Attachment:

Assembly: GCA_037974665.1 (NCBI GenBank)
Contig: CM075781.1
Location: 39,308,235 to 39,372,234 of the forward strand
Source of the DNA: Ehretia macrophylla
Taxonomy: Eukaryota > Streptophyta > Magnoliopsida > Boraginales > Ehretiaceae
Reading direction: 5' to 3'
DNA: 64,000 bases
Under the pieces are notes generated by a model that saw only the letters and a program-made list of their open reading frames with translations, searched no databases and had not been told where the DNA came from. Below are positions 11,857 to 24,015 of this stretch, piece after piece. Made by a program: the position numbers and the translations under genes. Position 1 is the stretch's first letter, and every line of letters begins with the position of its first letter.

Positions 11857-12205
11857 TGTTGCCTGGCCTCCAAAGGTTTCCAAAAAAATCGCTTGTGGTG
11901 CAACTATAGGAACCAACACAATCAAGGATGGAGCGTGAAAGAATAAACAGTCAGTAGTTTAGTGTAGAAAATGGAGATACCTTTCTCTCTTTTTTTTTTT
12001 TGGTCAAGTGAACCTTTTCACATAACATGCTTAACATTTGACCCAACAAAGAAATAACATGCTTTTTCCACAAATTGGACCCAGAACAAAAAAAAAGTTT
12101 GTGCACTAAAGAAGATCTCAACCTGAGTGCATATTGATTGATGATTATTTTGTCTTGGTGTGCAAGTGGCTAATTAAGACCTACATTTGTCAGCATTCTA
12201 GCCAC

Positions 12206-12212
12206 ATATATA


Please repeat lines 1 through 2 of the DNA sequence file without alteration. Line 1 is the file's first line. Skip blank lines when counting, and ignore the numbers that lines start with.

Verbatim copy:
Assembly: GCA_037974665.1 (NCBI GenBank)
Contig: CM075781.1